Photo by Joshua Borough for The New York Times
Judge Mark Rindner talked to lawyers during the Eli Lilly trial in Anchorage.
Alaska is suing the drug company over Zyprexa
Lilly Zyprexa Claims Losses in Alaska May Climb to $1.83/Share
March 18, 2008
By Margaret Cronin Fisk
By Margaret Cronin Fisk
An adverse jury decision in Alaska may be the first step in tripling to more than $3 billion Eli Lilly & Co.'s costs of resolving lawsuits over Zyprexa, which generates more than one-fourth of the company's revenue.
Lilly, the largest maker of psychiatric medicines, is accused of failing to warn the schizophrenia treatment may cause diabetes, costing Alaska's Medicaid program millions of dollars by increasing the incidence of that disease. The state seeks as much as $270 million in an Anchorage trial that started March 5, the first over such claims.
A defeat would weaken Indianapolis-based Lilly's position in nine other states' suits and separate consumer-protection investigations in about 30 states. The company resolved about 31,000 patients' claims for $1.2 billion. Total exposure in the rest may reach $2 billion, said David Stallard, a lawyer for Utah, which sued last year. That's equivalent to $1.83 a share.
"We'll feel like we have a stronger hand if Lilly loses,'' Stallard, 55, said from Salt Lake City. "Even if Lilly was willing to pay $1 billion, it isn't enough to satisfy all the parties at the table.''
States claim Lilly didn't warn of Zyprexa's risks and marketed the drug for unapproved uses, violating U.S. Food and Drug Administration rules. Doctors can prescribe medications for uses not approved by the FDA. Marketing for such ``off-label'' treatments is prohibited.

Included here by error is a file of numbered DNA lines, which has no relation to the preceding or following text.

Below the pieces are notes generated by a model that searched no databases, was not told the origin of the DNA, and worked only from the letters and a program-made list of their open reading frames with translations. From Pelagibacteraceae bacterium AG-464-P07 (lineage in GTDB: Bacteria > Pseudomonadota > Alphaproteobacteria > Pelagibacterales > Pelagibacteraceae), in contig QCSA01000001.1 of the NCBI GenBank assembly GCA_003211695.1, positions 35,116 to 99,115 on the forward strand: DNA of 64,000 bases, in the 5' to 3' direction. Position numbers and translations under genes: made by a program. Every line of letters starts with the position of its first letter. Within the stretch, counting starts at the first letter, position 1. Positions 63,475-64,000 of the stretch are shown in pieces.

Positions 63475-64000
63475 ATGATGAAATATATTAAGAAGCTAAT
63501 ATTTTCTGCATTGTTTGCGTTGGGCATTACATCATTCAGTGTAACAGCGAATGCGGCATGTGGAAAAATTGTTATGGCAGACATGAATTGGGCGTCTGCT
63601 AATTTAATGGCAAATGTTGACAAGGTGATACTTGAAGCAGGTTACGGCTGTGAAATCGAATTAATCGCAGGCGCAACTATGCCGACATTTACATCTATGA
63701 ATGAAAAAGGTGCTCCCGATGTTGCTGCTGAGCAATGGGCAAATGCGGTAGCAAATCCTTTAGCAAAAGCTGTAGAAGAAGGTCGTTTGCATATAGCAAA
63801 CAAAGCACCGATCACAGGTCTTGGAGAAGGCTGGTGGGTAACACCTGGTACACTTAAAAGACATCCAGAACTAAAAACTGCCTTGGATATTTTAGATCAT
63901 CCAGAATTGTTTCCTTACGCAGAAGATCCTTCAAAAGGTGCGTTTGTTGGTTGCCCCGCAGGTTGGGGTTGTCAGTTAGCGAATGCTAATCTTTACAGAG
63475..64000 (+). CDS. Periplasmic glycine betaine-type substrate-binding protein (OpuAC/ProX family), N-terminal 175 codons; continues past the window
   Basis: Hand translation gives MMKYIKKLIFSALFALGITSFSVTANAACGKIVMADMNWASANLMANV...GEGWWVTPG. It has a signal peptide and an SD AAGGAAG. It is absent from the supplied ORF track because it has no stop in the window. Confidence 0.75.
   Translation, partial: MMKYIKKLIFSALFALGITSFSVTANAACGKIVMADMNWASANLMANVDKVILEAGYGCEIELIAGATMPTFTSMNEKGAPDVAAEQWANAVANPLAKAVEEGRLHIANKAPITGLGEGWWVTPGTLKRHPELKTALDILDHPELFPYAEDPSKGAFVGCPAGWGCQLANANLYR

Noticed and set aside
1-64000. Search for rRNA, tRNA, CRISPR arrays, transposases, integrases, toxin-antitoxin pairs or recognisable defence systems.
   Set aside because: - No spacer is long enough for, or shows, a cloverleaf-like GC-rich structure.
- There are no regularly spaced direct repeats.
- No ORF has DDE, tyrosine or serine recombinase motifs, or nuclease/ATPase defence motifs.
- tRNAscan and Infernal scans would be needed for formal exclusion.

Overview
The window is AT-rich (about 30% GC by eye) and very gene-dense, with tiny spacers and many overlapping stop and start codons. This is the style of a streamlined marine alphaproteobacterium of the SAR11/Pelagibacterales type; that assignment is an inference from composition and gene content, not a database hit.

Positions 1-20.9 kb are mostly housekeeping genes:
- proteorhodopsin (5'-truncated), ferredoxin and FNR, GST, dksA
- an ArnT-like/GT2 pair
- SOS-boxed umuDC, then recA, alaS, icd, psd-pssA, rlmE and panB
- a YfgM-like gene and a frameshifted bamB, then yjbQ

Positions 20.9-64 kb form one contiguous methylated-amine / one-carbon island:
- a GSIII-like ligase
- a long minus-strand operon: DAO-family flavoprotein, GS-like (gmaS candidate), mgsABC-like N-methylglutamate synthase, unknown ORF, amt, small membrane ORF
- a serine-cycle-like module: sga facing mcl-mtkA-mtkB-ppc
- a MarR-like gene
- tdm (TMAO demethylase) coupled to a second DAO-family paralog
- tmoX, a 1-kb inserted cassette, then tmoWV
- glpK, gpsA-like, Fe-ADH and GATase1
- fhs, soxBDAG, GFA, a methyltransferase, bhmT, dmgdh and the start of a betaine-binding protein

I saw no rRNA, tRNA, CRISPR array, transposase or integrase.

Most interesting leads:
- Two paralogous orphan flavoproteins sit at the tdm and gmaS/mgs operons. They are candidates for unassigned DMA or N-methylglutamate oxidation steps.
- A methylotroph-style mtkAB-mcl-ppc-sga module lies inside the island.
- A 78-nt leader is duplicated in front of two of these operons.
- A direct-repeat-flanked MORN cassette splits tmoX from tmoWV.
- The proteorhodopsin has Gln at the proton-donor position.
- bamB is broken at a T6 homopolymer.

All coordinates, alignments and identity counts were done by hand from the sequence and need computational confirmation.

Zyprexa, the company's top seller, is FDA-approved for schizophrenia and bipolar disorder. Lilly promoted it for use by elderly patients with dementia and children with attention deficit disorder, states say.
The company created a sales force of 280 ``to promote Zyprexa exclusively for off-label uses, specifically for long term care facilities,'' Montana said in a complaint.
"Lilly understood that off-label use of Zyprexa was the key to increased sales,'' Connecticut said in its suit, accusing the company of foot-dragging on warnings to boost revenue.
The drugmaker denies the accusations.
"Everything has been in the label all the way along,'' Lilly attorney Mike Harrington said before the Alaska trial. The FDA approved Zyprexa sales materials, he said.
The sales literature has been subpoenaed by Florida, California and Illinois, the company disclosed in regulatory filings. The U.S. attorney in Philadelphia is investigating the company's marketing practices.